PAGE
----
Message #66 Posted by Egan Ford on 28 June 2007, 10:52 a.m.,
in response to message #65 by hugh steers

Thanks. It took a lot longer than I expected. My BASIC/71B skills are weak, in hindsight I should have used UserRPL or Lua.

I am looking forward to Valentin's solution. I am sure it will be properly structured, efficient, and easier to read.

                        
Re: Short & Sweet Math Challenge #19: A+ for 71B
Message #67 Posted by Valentin Albillo on 29 June 2007, 4:26 a.m.,
in response to message #66 by Egan Ford

Hi, Egan:

Egan posted:

    "I am looking forward to Valentin's solution. I am sure it will be properly structured, efficient, and easier to read."

      Thanks for your highly flattering confidence in my skills but, self-quoting from my original mail (#1) where I proposed the challenge:

        "I'll provide my original solutions plus extensive comments to all graded problems A-F (but not for A+, B+, C+, these are truly left as an exercise for the reader [...]"

      This thread is already too long as it is (what with a couple of gigantic postings by myself), and I don't think it proper to make it even more so by posting a longish piece of code. In general, all the solutions I post are always 10 lines or less (generally much less), that's why I call it "Short and [...]". Longer code is always left as an exercise.

      There's also the fact that I wouldn't want to seem cocky by posting a shorter, more polished piece of code. This isn't meant as a competition between me and gentle contributors but as a way to have some fun, exercise our HP calc-programming muscles, and learn some interesting math facts on the way.

      Your program works perfectly, you get the A+ grade, and this is perfectly fine as far as I'm concerned; my own implementation is based in exactly the same algorithm as yours and so it doesn't bring any new exciting ideas or techniques, it's just more of the same and it isn't worth posting here for the reasons mentioned above.

    Thanks for your interest and

Best regards from V.

            
Re: Short & Sweet Math Challenge #19: A+ for 71B
Message #68 Posted by Gerson W. Barbosa on 28 June 2007, 9:08 a.m.,
in response to message #61 by Egan Ford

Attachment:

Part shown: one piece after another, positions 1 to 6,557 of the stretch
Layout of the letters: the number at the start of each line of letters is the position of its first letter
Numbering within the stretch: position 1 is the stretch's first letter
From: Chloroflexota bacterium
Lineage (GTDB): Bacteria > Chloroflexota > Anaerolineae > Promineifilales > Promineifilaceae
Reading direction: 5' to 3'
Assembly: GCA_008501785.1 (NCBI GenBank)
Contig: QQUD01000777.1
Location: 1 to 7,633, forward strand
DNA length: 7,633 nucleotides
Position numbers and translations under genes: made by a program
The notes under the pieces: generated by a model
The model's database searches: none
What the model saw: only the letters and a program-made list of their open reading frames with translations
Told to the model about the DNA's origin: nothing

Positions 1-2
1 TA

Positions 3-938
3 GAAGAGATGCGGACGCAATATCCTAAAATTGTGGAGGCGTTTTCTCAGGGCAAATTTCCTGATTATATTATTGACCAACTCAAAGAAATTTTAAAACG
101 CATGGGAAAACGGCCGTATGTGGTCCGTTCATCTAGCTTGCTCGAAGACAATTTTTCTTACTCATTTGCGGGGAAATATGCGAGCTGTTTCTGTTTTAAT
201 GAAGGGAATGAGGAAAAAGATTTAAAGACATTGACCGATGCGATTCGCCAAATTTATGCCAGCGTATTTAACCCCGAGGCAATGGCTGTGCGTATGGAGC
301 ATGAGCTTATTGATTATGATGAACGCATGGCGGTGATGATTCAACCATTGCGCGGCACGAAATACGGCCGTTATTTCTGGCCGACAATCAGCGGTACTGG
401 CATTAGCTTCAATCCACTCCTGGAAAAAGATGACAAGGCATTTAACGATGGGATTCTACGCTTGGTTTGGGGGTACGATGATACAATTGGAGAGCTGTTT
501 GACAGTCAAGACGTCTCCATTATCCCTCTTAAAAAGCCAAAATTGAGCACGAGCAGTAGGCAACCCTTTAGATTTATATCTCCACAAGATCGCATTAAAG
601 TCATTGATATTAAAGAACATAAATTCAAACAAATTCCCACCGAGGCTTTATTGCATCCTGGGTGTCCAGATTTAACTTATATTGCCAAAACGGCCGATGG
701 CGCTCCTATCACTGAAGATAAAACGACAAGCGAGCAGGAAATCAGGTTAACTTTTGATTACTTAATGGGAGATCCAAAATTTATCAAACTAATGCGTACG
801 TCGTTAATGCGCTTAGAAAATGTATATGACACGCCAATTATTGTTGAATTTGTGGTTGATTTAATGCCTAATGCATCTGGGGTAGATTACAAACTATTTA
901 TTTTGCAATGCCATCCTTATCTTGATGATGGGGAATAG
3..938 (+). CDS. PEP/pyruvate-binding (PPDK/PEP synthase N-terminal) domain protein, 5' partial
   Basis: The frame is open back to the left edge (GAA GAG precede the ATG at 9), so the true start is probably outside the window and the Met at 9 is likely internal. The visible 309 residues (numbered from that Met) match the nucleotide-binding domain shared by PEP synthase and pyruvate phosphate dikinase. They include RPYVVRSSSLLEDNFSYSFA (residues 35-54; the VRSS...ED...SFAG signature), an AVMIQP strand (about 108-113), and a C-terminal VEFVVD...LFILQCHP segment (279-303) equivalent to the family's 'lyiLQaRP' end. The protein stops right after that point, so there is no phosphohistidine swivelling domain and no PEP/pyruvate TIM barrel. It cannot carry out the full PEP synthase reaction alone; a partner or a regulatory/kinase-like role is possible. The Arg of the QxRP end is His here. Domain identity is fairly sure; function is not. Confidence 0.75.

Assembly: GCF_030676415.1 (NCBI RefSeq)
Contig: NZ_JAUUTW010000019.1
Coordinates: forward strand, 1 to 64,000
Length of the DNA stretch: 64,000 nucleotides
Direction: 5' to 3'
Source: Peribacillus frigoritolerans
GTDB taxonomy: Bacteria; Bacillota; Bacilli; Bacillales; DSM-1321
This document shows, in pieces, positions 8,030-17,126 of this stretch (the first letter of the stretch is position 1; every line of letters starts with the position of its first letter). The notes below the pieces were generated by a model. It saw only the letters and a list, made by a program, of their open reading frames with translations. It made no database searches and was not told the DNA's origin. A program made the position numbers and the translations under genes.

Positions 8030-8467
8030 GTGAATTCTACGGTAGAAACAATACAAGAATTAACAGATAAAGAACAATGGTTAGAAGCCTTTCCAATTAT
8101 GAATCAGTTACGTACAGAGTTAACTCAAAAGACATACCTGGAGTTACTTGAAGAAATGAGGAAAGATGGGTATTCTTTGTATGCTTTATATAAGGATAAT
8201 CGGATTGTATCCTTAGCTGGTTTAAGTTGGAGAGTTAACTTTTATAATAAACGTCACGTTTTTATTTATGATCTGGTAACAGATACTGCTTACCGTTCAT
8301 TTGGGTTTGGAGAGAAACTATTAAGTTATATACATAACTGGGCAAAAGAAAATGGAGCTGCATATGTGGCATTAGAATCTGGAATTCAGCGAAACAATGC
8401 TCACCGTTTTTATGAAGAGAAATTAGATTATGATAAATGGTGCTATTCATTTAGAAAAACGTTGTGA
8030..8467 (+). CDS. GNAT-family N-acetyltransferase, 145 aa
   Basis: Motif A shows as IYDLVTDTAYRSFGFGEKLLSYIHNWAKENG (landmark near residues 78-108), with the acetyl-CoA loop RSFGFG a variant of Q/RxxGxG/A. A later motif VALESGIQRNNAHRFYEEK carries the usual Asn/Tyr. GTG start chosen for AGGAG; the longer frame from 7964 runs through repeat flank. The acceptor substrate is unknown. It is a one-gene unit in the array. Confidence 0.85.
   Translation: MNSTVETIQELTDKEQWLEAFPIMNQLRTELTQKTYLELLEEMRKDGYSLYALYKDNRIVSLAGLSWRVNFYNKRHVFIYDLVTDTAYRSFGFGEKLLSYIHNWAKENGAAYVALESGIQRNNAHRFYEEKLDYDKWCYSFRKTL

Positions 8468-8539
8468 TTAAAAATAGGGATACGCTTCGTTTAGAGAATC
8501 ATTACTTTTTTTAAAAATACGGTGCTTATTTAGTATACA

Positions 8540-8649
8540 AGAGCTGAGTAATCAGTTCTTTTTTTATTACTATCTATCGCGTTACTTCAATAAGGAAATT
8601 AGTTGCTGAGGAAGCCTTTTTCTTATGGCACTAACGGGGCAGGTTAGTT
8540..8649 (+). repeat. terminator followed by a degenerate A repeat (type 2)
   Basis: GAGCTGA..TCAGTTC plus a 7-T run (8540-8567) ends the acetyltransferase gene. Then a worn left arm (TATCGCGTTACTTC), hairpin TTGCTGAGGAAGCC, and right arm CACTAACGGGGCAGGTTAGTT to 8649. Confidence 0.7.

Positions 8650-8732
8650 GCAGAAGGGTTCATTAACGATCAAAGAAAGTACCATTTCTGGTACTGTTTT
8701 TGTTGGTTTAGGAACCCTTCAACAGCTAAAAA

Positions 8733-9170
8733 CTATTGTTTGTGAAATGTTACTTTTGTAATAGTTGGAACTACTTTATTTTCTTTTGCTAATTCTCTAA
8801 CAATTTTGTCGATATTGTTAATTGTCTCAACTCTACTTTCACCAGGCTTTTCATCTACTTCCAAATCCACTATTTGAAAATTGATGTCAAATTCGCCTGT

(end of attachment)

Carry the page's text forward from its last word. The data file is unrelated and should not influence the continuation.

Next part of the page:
Really impressive work, Egan!

I am amazed at your understanding of the paper and your being skillful enough to provide a code for the HP-71B. A++ IMVHO :-)

Best regards,

Gerson.

                  
Re: Short & Sweet Math Challenge #19: A+ for 71B
Message #69 Posted by Egan Ford on 28 June 2007, 11:46 a.m.,
in response to message #68 by Gerson W. Barbosa

I just wish I understood 71B/BASIC better. This was the longest BASIC program I have ever done.

Edited: 28 June 2007, 11:47 a.m.

            
Re: Short & Sweet Math Challenge #19: A+ for 71B
Message #70 Posted by Egan Ford on 28 June 2007, 11:40 a.m.,
in response to message #61 by Egan Ford

I found a fixed a few minor bugs with digit strings > 10 digits. I also fixed the formating of T to look better with > 9 digits. Lastly I added 10^LEN(N)*LOG(10) as a comparison.

New code replaced old code in above post. New output:

DEPLETE: 123456789012

.- -. | | 0 1 2 3 4 5 6 7 8 9 | T = | ----+------------------------------ | | 1 | 1 2 1 1 1 1 1 1 1 1 | | 2 | 1 2 3 1 1 1 1 1 1 1 | | 3 | 1 2 1 4 1 1 1 1 1 1 | | 4 | 1 2 1 1 5 1 1 1 1 1 | | 5 | 1 2 1 1 1 6 1 1 1 1 | | 6 | 1 2 1 1 1 1 7 1 1 1 | | 7 | 1 2 1 1 1 1 1 8 1 1 | | 8 | 1 2 1 1 1 1 1 1 9 1 | | 9 | 1 2 1 1 1 1 1 1 1 10 | | 10 | 11 2 1 1 1 1 1 1 1 1 | | 11 | 1 12 1 1 1 1 1 1 1 1 | | 12 | 1 2 0 1 1 1 1 1 1 1 | `- -'

A = | .9 .8 .8 .8 .8 .8 .8 .8 .8 .8 .8 .8 | | .1 .1 .1 .1 .1 .1 .1 .1 .1 .1 .1 .1 | | 0 .1 0 0 0 0 0 0 0 0 0 0 | | 0 0 .1 0 0 0 0 0 0 0 0 0 | | 0 0 0 .1 0 0 0 0 0 0 0 0 | | 0 0 0 0 .1 0 0 0 0 0 0 0 | | 0 0 0 0 0 .1 0 0 0 0 0 0 | | 0 0 0 0 0 0 .1 0 0 0 0 0 | | 0 0 0 0 0 0 0 .1 0 0 0 0 | | 0 0 0 0 0 0 0 0 .1 0 0 0 | | 0 0 0 0 0 0 0 0 0 .1 0 0 | | 0 0 0 0 0 0 0 0 0 0 .1 0 |

Z(123456789012)= 2.30258509312E12 IN 1181.09 SEC USING 22560 BYTES L(123456789012)= 2.30258509299E12 L(N)=10^LEN(N)*LOG(10)

                  
Re: Short & Sweet Math Challenge #19: A+ for 71B
Message #71 Posted by Egan Ford on 28 June 2007, 2:25 p.m.,
in response to message #70 by Egan Ford

Just for fun:

DEPLETE: 12345678900987654321